If you give a kid some cash…

invest pig

If you give a kid some cash…

  • She will want to buy some gum.
  • He will want to buy something Nerf.
  • They will count it up mentally or at least, while younger, sort it out methodically.
  • He will ask questions how about how much the copper of a penny is really worth, which bill is the least common, and if we should create a new one dollar bill.
  • She will add it to the coins she finds because she’s always finding treasures in other peoples trash, outside in sidewalk cracks, or behind that chair.
  • They will so thoughtfully buy Christmas gifts for their friends (props to you Beck and HK Sollars!)
  • He will decide he’s all of a sudden into model airplanes and bring money to the craft store.
  • She will want to buy her own bag of ring pops and will share them pretty well.
  • He will calculate how much more he needs for that Hotwheels set.
  • She will carry it carefully in a cute purse to the store.
  • They will want to buy books at school book fairs and their mom will remind them of the awesomeness of the library! FREE!
  • They will give some of it away at church and really pay attention to where it’s going.
  • He will have a blast sliding it into piggy bank slots, even if his siblings don’t want the nickels to go there.
  • They will learn about money.

Drew is the financial leader of our family: making most of the money, working really hard, carefully calculating, strategically saving, thoroughly budgeting, and generously giving. I’m on board with the decisions, thankful for his hard work in making and stewarding what we are so blessed to earn and own. I’m pretty good at spending it on essentials and extras!

When our kids were little, Drew found these cool piggy banks and we procured one for each child. The pig is divided into four slots: Spend, Save, Donate, and Invest. Whenever our kids find coins, they find their way to a slot. If a “large” lump sum comes in, we work with them to think about splitting it between needs, wants, generosity, and saving goals.

As a couple we agreed easily with the parenting logic that allowance should not based on kids contributions to the family, but given for the purpose of teaching kids about money. Our kids are expected to contribute with consistent household chores and on the spot assistance when needed (ask Eli about grabbing me stuff last week while Andi and Oaks were down and out with the pukes- while I was knee deep in vomit, Eli became my binki-grabbing, pillow finding, water bottle delivering assistant). We expect their hard work without being asked in efforts not only for their own good,but for the team.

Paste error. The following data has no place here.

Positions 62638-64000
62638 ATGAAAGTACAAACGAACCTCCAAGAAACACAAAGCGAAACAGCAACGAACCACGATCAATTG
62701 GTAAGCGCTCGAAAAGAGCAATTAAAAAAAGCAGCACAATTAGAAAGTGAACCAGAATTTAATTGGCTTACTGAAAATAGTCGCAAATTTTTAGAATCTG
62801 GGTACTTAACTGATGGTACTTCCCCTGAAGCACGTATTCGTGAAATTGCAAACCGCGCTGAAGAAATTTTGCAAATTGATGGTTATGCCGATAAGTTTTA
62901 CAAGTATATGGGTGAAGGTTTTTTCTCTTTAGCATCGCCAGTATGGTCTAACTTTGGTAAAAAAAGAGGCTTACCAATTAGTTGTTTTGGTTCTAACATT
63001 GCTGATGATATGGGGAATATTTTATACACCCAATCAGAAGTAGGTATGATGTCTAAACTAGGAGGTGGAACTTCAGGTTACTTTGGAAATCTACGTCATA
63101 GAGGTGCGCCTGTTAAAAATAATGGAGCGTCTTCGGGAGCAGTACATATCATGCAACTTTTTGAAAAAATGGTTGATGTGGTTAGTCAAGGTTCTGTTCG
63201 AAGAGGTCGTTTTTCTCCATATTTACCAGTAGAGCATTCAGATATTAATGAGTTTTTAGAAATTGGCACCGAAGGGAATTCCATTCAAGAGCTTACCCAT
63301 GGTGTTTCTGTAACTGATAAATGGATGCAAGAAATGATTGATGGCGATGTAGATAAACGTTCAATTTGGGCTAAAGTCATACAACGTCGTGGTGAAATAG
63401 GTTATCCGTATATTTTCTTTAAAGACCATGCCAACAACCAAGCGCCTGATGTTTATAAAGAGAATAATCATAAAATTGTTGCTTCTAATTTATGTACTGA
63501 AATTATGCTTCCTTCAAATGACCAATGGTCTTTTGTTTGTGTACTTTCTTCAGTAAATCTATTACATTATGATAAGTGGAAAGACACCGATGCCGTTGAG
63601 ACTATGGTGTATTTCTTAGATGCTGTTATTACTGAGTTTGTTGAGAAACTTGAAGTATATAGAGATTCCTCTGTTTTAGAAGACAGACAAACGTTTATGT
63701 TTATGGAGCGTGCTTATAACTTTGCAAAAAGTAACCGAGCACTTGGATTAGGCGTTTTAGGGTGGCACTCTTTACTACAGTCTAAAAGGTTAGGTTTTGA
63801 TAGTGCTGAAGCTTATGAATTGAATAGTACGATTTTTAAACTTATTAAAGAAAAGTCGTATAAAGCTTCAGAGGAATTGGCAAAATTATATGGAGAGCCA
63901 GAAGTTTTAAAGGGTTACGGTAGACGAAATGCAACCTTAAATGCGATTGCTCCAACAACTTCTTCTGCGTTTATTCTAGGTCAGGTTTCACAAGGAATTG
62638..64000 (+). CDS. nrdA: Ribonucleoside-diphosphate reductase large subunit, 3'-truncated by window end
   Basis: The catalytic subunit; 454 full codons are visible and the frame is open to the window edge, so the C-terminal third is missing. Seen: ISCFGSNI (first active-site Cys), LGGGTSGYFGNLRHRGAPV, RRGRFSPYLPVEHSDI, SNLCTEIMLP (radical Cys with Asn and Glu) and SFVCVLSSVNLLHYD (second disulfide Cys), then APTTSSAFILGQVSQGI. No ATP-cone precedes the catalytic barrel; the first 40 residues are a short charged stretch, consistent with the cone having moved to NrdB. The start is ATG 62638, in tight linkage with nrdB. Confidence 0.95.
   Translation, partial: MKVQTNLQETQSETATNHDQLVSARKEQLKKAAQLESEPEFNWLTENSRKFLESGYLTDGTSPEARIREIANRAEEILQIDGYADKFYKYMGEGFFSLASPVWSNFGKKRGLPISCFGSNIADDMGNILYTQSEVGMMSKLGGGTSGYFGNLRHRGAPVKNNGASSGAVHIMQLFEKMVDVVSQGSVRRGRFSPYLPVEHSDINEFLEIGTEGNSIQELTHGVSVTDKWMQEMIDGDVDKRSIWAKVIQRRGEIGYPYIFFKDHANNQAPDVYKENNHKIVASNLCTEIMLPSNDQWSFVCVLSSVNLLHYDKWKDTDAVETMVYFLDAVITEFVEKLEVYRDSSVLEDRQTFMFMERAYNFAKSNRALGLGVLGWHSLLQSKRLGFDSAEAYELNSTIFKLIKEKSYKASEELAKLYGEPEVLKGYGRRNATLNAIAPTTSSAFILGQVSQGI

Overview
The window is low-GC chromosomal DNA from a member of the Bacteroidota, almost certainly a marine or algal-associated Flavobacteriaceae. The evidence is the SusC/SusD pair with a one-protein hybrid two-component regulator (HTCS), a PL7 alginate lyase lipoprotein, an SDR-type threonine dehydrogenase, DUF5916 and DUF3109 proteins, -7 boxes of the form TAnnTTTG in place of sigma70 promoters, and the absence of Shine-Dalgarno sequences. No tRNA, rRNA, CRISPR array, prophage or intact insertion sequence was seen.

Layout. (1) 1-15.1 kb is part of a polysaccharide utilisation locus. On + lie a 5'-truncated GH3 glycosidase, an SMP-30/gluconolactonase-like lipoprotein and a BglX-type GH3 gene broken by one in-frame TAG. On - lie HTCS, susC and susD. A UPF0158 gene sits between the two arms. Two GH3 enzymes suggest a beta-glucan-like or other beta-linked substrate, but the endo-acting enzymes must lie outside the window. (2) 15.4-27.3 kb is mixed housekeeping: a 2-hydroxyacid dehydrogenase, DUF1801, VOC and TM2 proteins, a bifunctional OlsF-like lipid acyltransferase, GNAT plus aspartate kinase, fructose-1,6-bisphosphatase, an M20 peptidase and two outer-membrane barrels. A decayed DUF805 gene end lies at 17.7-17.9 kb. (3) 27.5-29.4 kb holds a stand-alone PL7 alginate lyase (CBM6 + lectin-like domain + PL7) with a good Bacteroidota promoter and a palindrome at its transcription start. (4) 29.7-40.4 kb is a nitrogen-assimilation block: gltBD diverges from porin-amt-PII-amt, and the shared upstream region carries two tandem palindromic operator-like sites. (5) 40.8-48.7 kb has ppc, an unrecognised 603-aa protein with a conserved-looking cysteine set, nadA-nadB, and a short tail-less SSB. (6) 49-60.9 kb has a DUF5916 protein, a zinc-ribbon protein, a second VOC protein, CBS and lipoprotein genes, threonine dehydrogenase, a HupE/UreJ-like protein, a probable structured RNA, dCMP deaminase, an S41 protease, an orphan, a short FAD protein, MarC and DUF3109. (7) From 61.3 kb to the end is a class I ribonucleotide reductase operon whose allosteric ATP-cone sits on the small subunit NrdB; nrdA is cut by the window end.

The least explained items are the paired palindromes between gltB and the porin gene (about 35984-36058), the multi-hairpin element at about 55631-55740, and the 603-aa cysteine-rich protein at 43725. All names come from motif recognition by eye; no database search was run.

Our kids do jobs because they are a part of our family, and it takes all of us to make our house and family work.

Our kids get money as an allowance because we want them to learn how to take care of money.

We are still figuring it all out and feel tensions about how to teach them generosity, saving, and smart spending while still allowing them freedom and choice. We wonder if we introduce chores for pay in some circumstances, such as driveway shoveling. And we act with on-the- spot spontaneity when required. Yes, our kids get $5 for their first lost tooth- that’s all the Tooth Fairy had when Eli lost his at Castaway where there are no banks to hand out small bills at 8pm! We wonder about taking some to the bank for a more secure, and not so coin heavy, but still short term, savings plan. I want them to start saving for their own trips to Young Life camp in high school. Eli said the longest he wants to save is “Like 8 weeks, not 8 years Mom!”

Drew is great about being consistent, logical, and intentional in accounting for our children’s fiscal responsibility.

He gathers Eli and Andi for “Allowance Time” one Saturday morning every month.

They each get, $.40 times their age, per week at the once a month pay out. Right now this means Eli gets $3.20/week or $12.80/month. Andi gets $2.40/week and $9.60. Oaks has to wait until age five to get in on anything more than messing with the stacks of quarters.

Drew leads them through a formula for putting 10% into every category and then giving them the freedom to decide how to slot the rest. We don’t expect them to do the same thing as their sibling or from month to month. It’s especially fun to see how they make their own decisions and where their desires or discontent direct them.

I celebrate their growing appreciation for the power of money and their increasing respect for how many problems it can create. At times, they have lost some, spent some on junk, and felt grumpy about having to give some away. Last week I did pretty much the same. Money is a huge responsibility, a tantalizing and powerful tool, and an all consuming crisis if left to its own devices, or withheld from anyone unfairly.

For our kids, being blessed kids with means, we hope to instill in them gratitude- for God owns it all anyway, it’s their job to take care of their cash and share it. We hope to teach good decision making while the bad decisions are cheap. We hope we model responsibility and generosity so they grow up aware of and capable of handling, but not controlled by, money. We are glad they get their own gum and cars from grocery store aisles when they want to, and we very much reserve our rights as parents to keep the cash at home on other days.

The pigs are helpful and we are hopeful.




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